My old office chair sat dismantled on the corner of my block. I had released it to the sidewalk earlier that day and it traveled down the street, seemingly on its own, before the legs were taken off and the seat ripped out. Finally, it disappeared altogether.
And so the city absorbed my former life — chairs, old books, inherited knick-knacks, even my nostalgia. A friend asked me recently, “Why San Francisco?”, and I couldn’t form an answer that seemed complete enough. Of course, it’s always easier to understand a place when you’re looking back at it. Thirteen years ago, I came to observe, sing, dance, struggle, love, work, fail, go for broke, and celebrate at the foot of a bohemian Empress.
Having grown up in the country, my contact with American cities was indirect and somewhat limited. But there was something about San Francisco that drew me in — the historic decadence, the scrappy art-makers, the Jack Kerouac lovers, the socio-political edge of America, and all of it wrapped up in a pretty Victorian bow. I came to it like a child reaching for a tactile object, but its layers peeled off in my hands; some of them burned, some of them soothed, but all of them showed me something about myself. I remember driving across the Bay Bridge for the first time, gazing out at the Financial District. I wasn’t expecting the buildings to look so tall and imposing. That wasn’t the San Francisco I had in mind, but there it was.
I lived in a Fort Mason hostel my first month, sleeping on a bunk between street kids and European backpackers. I gaped at the tent cities with my Disneyland eyes, reflecting on the difference between my homelessness and theirs. And after 13 years I am again homeless in my chosen city, and even now I appropriate that word as if I understand it. These are the words San Francisco taught me to use like a big girl — homeless and appropriate.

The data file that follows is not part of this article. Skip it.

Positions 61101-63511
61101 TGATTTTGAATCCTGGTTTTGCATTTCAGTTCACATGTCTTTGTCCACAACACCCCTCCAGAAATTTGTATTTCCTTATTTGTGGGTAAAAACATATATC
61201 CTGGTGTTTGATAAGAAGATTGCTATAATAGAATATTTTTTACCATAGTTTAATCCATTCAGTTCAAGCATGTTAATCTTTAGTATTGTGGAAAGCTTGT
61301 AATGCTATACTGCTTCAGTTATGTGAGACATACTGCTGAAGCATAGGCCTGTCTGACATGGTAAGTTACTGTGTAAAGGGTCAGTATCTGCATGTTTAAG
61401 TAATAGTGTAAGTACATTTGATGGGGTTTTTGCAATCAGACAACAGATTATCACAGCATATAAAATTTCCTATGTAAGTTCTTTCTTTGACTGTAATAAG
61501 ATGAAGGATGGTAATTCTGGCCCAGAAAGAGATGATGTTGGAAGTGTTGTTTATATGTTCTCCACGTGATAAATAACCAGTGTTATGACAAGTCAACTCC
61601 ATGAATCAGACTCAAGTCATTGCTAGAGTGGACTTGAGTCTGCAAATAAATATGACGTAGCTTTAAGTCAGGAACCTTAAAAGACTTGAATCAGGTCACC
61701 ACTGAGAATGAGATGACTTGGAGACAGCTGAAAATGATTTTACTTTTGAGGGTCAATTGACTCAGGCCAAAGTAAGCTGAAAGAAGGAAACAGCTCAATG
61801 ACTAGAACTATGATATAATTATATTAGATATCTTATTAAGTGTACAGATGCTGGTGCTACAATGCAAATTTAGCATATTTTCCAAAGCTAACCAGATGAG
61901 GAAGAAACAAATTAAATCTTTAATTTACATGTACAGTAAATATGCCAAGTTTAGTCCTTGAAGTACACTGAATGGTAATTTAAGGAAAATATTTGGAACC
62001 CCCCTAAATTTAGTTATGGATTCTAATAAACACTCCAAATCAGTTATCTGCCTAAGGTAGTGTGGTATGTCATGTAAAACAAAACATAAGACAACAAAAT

San Francisco can be reduced to the vignettes of your choosing and I suppose that is one way to wrap your mind around her. They loop in an endless exhibit: Mexican men playing cards around a fold-out table chained to a tree. The freedom in the bodies of young women in funky arcades — owning it before understanding it. Generations of Black San Franciscans flowing through the city like water from an ancient stream, recognized only by those who know it’s there. Tattooed baristas on their way to work, walking over the fresh tar circles of sideshows from the night before. Latino children sitting on laundromat counters. New lovers eating ice cream. The laughter of gay men in public bathrooms. The summer fog spilling out the top of Twin Peaks. The massive arms of the Bay wrapping around the city and reaching into the continent. Drug-ravaged minds staring at the sun. Tech workers. Sex workers. Musicians. Muralists. The nervous loitering of open-mic comedians. The discretion of sidewalk artists. The outsiders, slithering in from everywhere with tongues searching for the smell of money. And all humming the anthem of the free as fuck.
San Francisco is everything good and bad about America. All the most beautiful and terrible things conjurable roll from East to West, gathering speed before crashing into the Pacific Ocean. Every species of repression comes to shed feathers like migratory birds. Here pools all our deepest problems and all our brightest solutions. Here is a cavernous laboratory for every kind of social experiment — some volatile, some harmonious. Pull up a chair; you’ll see a stunning parade of art and culture, and a harrowed walk of capitalist shame. Of all the most complicated places in America, San Francisco is Empress of them all.
I walk through my now empty apartment, the weight of time crumbling the rent-controlled walls and all my truths and secrets absorbing into the carpet with the dust and grime. I look into the bathroom mirror where I had watched myself age from 25 to 38, and smile at myself for what feels like the first time. Of all the most complicated people I’ve ever been, I am Empress of them all.